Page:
In almost every coaching conversation I’ve had in recent weeks, I’ve heard some version of “I’m not sure why I’m finding all of this so hard”.
What’s interesting about that observation is that I hear it across the spectrum, no matter how well, or badly, coronavirus has changed our circumstances.
One factor that’s worth exploring in this regard is our identity – how we see ourselves and how we present ourselves when we show up in the professional world.
This crisis has shaken our belief in who we are. Most dramatically, if your job has disappeared or your business has evaporated then your role in the world isn’t the same as it was two months ago.
Even for those of us with less obvious displacement, the nature of our working lives has altered significantly. Maybe you were used to spending several weeks a year traveling internationally? Maybe you spent most of your time out and about meeting clients and colleagues? Maybe the time you spent up close with others was what brought you most joy?
If we’re to believe what the scientists are telling us, then that world is gone – either for a long while or for good.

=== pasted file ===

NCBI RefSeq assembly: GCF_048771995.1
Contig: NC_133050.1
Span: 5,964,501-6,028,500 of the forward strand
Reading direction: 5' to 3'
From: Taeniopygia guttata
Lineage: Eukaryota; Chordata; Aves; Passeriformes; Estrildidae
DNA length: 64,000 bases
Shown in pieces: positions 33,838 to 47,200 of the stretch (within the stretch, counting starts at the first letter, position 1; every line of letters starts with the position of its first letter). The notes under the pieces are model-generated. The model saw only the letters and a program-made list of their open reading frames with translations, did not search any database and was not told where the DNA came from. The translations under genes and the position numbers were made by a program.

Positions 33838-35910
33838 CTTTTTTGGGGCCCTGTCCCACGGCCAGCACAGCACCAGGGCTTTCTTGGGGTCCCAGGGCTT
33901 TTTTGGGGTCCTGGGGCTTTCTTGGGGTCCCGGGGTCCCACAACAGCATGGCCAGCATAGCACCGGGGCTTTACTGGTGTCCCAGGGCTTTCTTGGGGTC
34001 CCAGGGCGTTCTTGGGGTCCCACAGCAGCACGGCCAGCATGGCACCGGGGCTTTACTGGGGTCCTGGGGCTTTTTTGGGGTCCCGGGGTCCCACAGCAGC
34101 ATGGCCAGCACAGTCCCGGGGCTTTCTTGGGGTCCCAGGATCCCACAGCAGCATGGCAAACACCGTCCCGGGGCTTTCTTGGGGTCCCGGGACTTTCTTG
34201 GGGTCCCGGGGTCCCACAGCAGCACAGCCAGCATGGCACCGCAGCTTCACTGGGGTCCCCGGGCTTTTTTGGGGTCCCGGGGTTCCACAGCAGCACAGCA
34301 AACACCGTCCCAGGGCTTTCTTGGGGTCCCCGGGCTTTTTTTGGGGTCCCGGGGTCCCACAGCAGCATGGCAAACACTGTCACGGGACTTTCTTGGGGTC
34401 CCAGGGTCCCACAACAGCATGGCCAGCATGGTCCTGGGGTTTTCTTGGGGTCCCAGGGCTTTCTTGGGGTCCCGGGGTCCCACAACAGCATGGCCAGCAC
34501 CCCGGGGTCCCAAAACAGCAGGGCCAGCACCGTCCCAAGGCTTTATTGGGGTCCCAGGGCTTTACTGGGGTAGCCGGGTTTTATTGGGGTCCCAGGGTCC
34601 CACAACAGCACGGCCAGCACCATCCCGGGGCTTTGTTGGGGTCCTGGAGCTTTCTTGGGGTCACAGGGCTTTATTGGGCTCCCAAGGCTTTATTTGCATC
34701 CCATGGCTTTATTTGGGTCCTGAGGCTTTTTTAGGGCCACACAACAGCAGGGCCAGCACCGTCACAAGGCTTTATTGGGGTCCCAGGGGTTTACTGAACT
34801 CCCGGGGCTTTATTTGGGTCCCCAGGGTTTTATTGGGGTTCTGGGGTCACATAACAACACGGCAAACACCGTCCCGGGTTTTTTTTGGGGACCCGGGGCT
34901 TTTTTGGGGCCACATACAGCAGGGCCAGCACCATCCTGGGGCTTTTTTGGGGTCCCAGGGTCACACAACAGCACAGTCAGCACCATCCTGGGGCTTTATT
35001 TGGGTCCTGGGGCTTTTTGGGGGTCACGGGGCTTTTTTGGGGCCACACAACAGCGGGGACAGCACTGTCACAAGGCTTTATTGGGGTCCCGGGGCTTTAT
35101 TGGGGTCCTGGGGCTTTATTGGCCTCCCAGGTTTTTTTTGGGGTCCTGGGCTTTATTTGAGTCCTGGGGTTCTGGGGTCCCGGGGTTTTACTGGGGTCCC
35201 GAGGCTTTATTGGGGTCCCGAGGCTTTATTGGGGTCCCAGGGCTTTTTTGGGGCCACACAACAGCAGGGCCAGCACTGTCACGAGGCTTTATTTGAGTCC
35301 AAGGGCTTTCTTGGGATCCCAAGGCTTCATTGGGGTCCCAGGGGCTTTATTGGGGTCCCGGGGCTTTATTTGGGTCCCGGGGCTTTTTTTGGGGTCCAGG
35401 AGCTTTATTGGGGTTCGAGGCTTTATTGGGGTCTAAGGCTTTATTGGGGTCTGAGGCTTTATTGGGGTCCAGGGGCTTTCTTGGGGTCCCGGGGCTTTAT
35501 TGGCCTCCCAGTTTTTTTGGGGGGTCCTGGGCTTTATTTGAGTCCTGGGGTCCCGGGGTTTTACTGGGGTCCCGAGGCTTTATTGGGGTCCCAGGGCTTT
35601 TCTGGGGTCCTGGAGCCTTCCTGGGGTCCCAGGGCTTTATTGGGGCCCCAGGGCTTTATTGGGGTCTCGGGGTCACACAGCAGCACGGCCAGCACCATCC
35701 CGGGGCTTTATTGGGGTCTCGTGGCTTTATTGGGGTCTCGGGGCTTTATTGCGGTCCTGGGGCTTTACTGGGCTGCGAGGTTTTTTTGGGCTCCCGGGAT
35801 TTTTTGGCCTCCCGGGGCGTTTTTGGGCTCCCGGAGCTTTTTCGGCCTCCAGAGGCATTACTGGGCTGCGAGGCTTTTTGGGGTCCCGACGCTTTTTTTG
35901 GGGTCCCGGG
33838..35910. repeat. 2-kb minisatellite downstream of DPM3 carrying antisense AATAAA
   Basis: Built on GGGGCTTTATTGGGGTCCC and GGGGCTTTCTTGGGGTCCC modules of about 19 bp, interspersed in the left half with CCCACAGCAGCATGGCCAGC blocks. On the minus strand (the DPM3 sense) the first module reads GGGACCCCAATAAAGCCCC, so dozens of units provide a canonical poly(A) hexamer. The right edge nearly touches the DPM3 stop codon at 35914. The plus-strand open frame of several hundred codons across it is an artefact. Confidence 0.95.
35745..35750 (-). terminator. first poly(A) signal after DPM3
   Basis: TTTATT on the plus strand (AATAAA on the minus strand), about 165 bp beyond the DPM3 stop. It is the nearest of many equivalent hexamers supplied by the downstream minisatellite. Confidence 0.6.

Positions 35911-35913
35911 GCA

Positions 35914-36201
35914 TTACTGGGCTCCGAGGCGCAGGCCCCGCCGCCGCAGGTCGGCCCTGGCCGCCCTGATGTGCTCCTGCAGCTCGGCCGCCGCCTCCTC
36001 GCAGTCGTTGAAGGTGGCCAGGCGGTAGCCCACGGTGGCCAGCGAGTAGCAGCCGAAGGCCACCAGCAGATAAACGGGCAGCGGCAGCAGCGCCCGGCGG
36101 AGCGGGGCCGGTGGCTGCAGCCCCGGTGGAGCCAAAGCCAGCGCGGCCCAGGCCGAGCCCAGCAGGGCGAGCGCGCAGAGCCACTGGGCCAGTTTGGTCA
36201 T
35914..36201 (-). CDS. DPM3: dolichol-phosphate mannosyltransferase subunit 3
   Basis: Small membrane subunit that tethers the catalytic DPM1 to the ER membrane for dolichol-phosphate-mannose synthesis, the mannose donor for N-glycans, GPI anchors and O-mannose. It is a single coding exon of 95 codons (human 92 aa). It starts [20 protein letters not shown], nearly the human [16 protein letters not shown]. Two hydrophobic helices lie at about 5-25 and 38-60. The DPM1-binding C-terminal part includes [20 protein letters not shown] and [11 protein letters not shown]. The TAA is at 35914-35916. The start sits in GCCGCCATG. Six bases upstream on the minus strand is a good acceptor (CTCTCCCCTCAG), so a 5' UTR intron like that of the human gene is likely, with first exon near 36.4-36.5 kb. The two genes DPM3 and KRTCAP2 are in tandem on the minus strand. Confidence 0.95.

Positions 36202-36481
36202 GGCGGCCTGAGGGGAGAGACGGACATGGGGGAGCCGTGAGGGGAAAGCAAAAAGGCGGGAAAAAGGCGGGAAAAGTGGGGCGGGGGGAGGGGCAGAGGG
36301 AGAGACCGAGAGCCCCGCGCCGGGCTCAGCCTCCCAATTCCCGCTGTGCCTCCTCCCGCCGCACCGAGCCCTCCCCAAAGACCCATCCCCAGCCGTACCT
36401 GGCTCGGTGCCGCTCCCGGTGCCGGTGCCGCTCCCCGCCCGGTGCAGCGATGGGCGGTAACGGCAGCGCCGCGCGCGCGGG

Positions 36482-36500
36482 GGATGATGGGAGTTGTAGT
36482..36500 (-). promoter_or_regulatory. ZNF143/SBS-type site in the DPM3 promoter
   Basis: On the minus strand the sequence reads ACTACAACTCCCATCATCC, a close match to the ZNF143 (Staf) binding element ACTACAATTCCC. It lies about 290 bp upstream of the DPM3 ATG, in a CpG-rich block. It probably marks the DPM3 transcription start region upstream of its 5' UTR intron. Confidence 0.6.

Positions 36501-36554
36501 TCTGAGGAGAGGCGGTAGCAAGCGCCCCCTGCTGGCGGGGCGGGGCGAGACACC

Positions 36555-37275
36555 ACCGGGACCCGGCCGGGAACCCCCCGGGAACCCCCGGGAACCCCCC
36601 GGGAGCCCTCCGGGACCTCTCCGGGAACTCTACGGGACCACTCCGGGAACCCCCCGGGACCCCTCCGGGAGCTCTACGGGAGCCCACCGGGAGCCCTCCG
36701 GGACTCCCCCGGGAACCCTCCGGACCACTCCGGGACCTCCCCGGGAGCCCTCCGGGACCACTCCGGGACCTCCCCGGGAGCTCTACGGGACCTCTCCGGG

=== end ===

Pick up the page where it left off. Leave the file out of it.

So, who are we now?
As the answer to that question begins to unfold, it’s important for us to acknowledge the loss of who we used to be. We need time and space to process that loss.
If a colleague recently lost a loved one, we wouldn’t encourage them to shake it off and try harder. Yet, that’s what we seem to be doing to ourselves and others right now.
All forms of loss generate grief and more suffering is inevitable if we try to ‘hack’ or suppress the grieving process.
We will still work. We will still thrive. We will continue to serve and to create value. But we’ll do it best when we acknowledge our humanity rather than deny it.
This post was adapted from one of Aodan’s Sunday morning newsletters, eagerly anticipated by hundreds of readers. Give yourself the gift of that weekly wisdom by signing up here.